The work to be done in 2019–2022 is daunting, but we’re excited! #PlainTalkHistory is seeking to collaborate with scholars or educators who have done important research (or a bold reframing) that can open readers up to a broader way of thinking about events that form the multitude of experiences in the history of the United States.
And if you read this far, you probably agree that ALL of history is fascinating and valuable. We think so too.
The #PlainTalk Model
Yet the goal of #PlainTalkHistory is not a curation of all existing digital resources out there. Other efforts already strive to achieve such a web directory for teachers. And to limit our focus, our goal is not to create new digital humanities that are interesting for their own sake: the academy does that well already.
Instead, #PlainTalkHistory unabashedly contemplates what is it that every young citizen ought to know today, in an era where the challenges and debates are as great as ever — and, arguably, the stakes are higher, our peers groups are broader, and incoming media is noisier than at any time in human history.
Content on this site is designed for the lay public. In practical terms, lessons are written at or below a 9th grade reading level, whether those people be high schoolers or parents at home. These are thoughtful readers even if they may not, or never, pass again through the higher ed system. Yet we do not believe this means that nuance must be discarded. The world is complicated today; the world was complicated before. Young readers can grapple with multiple ideas beyond the “good” and “bad” side.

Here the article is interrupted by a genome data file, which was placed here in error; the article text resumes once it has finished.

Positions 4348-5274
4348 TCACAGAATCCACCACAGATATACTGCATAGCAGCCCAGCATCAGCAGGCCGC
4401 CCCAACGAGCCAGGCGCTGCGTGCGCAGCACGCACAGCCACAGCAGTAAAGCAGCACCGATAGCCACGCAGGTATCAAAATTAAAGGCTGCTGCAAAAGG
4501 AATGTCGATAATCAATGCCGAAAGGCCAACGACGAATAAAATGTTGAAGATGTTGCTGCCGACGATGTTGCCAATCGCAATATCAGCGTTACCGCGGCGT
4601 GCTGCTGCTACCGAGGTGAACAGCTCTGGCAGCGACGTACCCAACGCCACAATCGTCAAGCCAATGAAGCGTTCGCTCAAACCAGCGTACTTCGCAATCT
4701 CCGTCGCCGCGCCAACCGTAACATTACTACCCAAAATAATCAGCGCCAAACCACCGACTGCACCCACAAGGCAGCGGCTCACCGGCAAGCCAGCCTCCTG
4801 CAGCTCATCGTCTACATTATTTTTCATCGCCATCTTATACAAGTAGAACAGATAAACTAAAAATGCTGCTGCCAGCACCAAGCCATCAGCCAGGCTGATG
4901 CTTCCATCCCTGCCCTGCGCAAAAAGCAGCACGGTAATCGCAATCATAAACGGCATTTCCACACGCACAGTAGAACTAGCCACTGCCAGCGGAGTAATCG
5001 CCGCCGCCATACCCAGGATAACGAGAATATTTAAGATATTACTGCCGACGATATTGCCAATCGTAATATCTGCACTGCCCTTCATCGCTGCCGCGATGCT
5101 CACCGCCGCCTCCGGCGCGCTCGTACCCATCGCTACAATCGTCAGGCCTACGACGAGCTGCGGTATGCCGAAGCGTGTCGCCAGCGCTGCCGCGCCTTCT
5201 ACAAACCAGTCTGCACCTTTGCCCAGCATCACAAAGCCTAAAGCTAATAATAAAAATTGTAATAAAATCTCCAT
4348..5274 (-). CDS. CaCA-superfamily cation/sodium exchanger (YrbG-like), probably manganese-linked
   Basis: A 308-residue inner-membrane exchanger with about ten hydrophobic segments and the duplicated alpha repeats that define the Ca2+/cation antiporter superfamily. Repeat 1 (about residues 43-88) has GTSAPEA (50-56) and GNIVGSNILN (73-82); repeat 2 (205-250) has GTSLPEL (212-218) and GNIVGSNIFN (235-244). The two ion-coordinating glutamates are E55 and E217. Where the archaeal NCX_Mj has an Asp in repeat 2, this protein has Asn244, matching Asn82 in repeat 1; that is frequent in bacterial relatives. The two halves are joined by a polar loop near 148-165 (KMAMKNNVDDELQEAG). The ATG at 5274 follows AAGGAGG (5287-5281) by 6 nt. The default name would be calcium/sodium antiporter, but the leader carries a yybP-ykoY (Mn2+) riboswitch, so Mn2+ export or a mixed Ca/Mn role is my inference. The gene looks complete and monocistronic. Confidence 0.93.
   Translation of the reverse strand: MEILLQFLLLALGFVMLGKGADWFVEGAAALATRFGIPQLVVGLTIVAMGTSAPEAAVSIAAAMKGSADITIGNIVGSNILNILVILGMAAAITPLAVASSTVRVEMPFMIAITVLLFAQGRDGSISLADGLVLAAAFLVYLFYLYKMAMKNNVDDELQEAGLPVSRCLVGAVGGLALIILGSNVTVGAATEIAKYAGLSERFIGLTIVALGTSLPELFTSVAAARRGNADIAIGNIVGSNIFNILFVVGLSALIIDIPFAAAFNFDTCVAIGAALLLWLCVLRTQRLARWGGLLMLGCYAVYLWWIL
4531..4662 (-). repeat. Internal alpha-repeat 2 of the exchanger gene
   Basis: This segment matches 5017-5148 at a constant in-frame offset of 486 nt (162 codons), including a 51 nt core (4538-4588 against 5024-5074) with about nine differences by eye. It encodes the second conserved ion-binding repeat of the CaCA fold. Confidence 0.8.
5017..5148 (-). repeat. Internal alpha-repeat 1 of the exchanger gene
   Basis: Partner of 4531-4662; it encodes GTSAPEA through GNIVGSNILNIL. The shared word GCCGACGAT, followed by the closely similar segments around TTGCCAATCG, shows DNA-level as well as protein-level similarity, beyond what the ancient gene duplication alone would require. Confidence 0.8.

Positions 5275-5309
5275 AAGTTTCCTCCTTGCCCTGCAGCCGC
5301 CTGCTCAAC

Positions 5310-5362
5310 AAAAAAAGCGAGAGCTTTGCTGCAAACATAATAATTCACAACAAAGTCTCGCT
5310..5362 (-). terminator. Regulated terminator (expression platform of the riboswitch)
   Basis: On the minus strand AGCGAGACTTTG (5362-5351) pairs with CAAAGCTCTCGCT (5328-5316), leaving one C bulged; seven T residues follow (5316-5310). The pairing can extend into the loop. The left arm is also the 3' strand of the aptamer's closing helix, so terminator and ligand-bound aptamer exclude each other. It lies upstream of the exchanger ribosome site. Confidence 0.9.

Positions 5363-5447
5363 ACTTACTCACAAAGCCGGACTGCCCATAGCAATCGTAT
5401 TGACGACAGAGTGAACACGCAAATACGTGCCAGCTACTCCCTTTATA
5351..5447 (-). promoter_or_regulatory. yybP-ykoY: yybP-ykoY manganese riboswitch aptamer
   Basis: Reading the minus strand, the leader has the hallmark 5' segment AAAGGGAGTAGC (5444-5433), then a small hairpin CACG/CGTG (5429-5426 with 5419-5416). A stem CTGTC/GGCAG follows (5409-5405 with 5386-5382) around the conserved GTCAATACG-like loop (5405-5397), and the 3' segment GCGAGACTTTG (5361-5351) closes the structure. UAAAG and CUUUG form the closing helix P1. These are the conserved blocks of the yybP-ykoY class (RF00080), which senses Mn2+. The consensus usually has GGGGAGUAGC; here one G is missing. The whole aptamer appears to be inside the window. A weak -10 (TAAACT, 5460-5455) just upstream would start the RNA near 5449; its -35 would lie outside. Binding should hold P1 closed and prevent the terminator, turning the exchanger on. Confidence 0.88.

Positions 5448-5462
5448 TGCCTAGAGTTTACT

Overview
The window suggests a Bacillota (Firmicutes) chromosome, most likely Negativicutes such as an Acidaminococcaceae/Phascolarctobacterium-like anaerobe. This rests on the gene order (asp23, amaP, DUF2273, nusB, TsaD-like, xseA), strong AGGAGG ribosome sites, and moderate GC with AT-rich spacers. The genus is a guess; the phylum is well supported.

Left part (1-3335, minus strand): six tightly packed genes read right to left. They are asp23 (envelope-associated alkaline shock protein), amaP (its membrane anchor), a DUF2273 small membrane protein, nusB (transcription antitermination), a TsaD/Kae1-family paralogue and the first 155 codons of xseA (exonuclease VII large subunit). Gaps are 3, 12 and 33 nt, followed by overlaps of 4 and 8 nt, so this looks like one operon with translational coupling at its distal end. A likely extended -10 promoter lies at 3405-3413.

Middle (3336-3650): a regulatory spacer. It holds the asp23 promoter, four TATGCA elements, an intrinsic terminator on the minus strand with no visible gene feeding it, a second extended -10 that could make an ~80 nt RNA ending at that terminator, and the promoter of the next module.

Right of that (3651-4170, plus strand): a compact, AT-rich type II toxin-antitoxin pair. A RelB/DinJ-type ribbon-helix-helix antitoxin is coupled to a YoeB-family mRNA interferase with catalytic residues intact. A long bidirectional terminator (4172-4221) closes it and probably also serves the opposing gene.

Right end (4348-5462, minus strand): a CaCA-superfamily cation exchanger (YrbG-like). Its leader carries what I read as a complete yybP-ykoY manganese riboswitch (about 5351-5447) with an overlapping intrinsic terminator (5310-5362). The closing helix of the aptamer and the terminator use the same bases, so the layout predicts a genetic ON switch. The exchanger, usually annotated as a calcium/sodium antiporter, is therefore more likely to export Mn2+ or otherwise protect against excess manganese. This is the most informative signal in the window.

Lastly, this site demonstrates that good design is one tool in the pursuit of educating: we are not satisfied with yesterday’s lesson mold. What readers will find at #PlainTalkHistory is meant to surprise, engage, and inspire them to learning.
Projects to prioritize
Like any organization, we must prioritize a set of limited resources. auut studio is working to expand the cadre of designers who will contribute their digital skills for free or low-cost.
In the meantime, the Advisory Board helps #PlainTalkHistory choose collaborations which will lead to new lesson modules like these:
What makes it ‘good history’?
The American Association for State and Local History (AASLH) has perceptively articulated a set of characteristics that helps them to identify exceptional work. The AASLH uses these guidelines in granting their “Leadership in History” Awards every year.
We believe these guidelines capture our aspirations for everything to be posted on this site. To paraphrase slightly from the AASLH, good history is work that:
Propose a new collaboration:
Do you have a project in mind, or the research & storytelling already developed? The first step is reaching out! Let’s start a conversation about how to build something amazing together that hundreds of thousands of readers will explore.